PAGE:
Lynne d Johnson



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07.07.06 08:42 PM

according to


According to my profile, the above image represents the albums I've most listened to tracks from since joining the service on Dec. 19, 2005. This image chart denotes music listened to on iTunes at both home and work and synched from my iPod. Here's the rundown on how those albums got to be the top 10.

Lil Wayne - The Carter II
I wasn't typically a fan of Lil Wayne, the Hot Boys, or Cash Money for that matter. Then I started listening to Lil Wayne mixtapes and his verses on other artist's tracks and I realized that he had really grown as an artist...especially during the period where he somewhat mimicked Jay-Z's style. And then I heard "Hustler Muzik" and decided to give The Carter II a true listen. I ended up listening to that track every day. Lyrically, he kills it on that track. "Shooter" featuring Thicke is another standout track for me from this album. Overall, it's a cohesive set with introspective topical matter. Besides, sonically this is a soul-stirring offering.

Aaliyah - I Care 4 U
Often I wonder where Aaliyah's career would be today had she lived. Where would she stand amongst the Cassie's, Cheri Dennis's, Shareefa's, Black Buddafly, Yummy Bingham's, and Megan Rochell's of the new music industry. Personally I think she'd still be standing. Many of her tracks have become timeless, and can we just say that "I Care 4 U," is one of the best lovemaking songs of the past 4 years.

Jaheim - Ghetto Love
Let's start off by admitting that contemporary R&B is not one of my favorite musical genres. Most of the time that I want to hear R&B I pull from the classics (circa 70s). Yet when Jaheim stepped on the scene there was something about his voice and swagger that interested me. "Just In Case," was of course the first track that caught my attention, though it was modeled after other male R&B artists who came out around the same time. "Could It Be," quickly became my next best-loved track on the album. The best way to explain my appreciation of Jaheim is that I like rough and smooth all-in-one package.

Jaheim - Still Ghetto
Interestingly, since I'm not the biggest R&B fan, especially not of complete albums (unless, of course, it's Mary J. Blige), that Jaheim ends up in my top ten more than once. On Still Ghetto my favorite track is "Beauty And Thug" featuring none other than Mary J. Blige. It's R&B for the hip-hop fan. "Diamond in da Ruff" and "Long As I Live" are also reasons this album ends up in my top ten.

Rahsaan Patterson - After Hours
There's a funny story about this album and me on Music artist Ramel Warren (myspace page) who goes by the name of kwame06 on noticed that I was listening to Rahsaan's music and proceeded to ask me what my favorite track was. When he named "The One For Me," as his favorite, I claimed that I never heard of it. So he sent me this album. Funny thing is I already had the album, in fact I have both After Hours and Rahsaan Patterson and am only missing Love In Stereo. I remember the first time I heard Rahsaan. It was a record release party for his first album and I took qool dj marv with me. Gordon Chambers was there and this was back in his Essence days. I liked that Rahsaan had that "old soul" sound. Now "The One For Me," as well as "Burnin'," "Forever Yours," and "Yeah Yeah Yeah" are some of my favorite tracks.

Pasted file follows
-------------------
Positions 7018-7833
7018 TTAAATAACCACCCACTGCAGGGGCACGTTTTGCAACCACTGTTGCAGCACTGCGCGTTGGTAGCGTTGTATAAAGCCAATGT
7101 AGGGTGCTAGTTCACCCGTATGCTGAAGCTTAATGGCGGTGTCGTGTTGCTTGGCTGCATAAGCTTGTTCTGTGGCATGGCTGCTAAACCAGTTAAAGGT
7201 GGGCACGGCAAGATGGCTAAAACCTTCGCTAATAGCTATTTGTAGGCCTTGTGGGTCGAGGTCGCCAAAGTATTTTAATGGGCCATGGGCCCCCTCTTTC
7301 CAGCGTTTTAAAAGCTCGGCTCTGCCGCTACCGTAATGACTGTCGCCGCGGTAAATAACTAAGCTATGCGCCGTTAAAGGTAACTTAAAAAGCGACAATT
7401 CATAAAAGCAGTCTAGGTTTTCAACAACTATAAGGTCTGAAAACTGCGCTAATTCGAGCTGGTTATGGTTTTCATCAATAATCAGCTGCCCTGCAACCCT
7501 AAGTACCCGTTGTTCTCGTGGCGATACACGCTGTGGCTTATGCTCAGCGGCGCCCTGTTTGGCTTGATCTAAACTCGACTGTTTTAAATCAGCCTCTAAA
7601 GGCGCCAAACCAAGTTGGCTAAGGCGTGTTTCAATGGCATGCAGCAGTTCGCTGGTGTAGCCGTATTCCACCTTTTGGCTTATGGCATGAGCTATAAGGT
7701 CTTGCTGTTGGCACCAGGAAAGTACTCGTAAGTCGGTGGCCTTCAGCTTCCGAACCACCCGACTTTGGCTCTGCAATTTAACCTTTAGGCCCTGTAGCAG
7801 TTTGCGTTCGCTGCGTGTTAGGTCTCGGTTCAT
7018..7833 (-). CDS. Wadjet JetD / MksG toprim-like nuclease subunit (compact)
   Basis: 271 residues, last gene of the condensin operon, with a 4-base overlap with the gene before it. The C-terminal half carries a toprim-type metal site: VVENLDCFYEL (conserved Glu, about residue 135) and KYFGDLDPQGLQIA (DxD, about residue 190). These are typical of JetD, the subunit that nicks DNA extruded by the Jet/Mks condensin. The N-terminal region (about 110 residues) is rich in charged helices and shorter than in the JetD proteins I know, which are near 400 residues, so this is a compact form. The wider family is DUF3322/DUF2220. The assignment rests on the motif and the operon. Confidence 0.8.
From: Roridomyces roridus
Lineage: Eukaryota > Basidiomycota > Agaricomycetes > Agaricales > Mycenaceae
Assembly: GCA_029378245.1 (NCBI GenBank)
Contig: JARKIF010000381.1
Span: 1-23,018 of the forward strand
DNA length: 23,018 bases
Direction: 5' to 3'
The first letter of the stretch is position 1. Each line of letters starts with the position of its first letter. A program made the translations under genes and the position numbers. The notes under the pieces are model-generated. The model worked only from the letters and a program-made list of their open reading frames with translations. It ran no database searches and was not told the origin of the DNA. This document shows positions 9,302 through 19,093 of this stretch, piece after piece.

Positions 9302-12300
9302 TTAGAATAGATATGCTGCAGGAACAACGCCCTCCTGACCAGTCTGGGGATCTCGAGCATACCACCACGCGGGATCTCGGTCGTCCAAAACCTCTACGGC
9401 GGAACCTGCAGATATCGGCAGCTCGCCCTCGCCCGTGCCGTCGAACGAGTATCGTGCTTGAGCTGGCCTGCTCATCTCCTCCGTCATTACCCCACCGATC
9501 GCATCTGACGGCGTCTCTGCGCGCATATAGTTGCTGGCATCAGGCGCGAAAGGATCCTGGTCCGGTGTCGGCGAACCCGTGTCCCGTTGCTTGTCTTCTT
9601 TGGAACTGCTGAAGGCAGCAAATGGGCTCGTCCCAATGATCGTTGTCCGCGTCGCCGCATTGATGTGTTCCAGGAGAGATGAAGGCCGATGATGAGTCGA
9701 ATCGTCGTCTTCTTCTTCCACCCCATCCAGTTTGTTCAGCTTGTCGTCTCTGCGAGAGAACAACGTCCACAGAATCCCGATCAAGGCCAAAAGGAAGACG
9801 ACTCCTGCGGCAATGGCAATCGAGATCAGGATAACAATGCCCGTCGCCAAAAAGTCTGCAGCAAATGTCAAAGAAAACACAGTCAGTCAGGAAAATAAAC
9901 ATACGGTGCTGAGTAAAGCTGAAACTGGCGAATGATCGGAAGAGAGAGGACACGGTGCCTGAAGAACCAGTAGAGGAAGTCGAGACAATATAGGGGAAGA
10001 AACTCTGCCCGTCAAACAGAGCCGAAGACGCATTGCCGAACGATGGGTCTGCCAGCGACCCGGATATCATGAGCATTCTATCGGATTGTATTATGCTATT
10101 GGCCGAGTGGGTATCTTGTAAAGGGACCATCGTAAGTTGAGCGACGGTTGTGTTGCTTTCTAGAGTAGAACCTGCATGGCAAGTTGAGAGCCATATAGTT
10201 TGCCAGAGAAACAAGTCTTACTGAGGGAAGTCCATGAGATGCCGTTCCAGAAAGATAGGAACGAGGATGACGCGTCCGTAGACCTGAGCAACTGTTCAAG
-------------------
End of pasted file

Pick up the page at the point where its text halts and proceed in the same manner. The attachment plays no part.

Common - Be
This was one of the best rap albums of 2005. Unfortunately it got overshadowed by Late Registration, and personally I feel that Be is a more grown and sexy sound. Though I was also a fan of Like Water for Chocolate, which I know many people weren't, Be proved how complex and sophisticated a lyricist that Common is. Favorite tracks: "Testify" (especially love the video with Taraji), "Go," "Faithful (featuring Bilal and John Legend)."

Jaheim - Ghetto Classics
Jaheim makes the top ten for the third time. To be quite honest, I didn't even realize that I listened to him that much. (But we must also consider the fact that doesn't have a lot of the album art for the music I listen to.) Ghetto Classics is not as great as the first two, but "Fiend (featuring Styles P)," and "Everytime I Think About Her (featuring Jadakiss)" are decent.

Roy Ayers Ubiquity - Everybody Loves The Sunshine
Roy Ayers, like James Brown and Parliment Funkadelic, is probably one of the most sampled artists. This album has been a major influence on spoken word artists, rappers, and R&B singers. When Roy is on the vibraphones on songs like "The Third Eye" and "The Golden Rod" it's simply bone-chilling. (I mean that in a good way). From beginning to end, this album is a classic. I can't think of one song on this set that I don't like.

Busta Rhymes - The Big Bang
I don't even think I have to explain this one...all I have to do is name the tracks. (In order of preference of course.)
In The Ghetto (featuring Rick James)
Get You Some (featuring Q-Tip and Marsha of Floetry)
New York Shit
Get Down
Let's just say I'm really feeling most of this album. Sometimes it's just the beat, sometimes it's just Bussa Bus's flow, and other times it's his lyrics.

Sade - Lovers Rock
This is basically the holdover waiting for her to return. I don't think there's been a Sade album that I haven't liked so it's really no need for me to go into a long explanation as to why this album ended up in the top ten.

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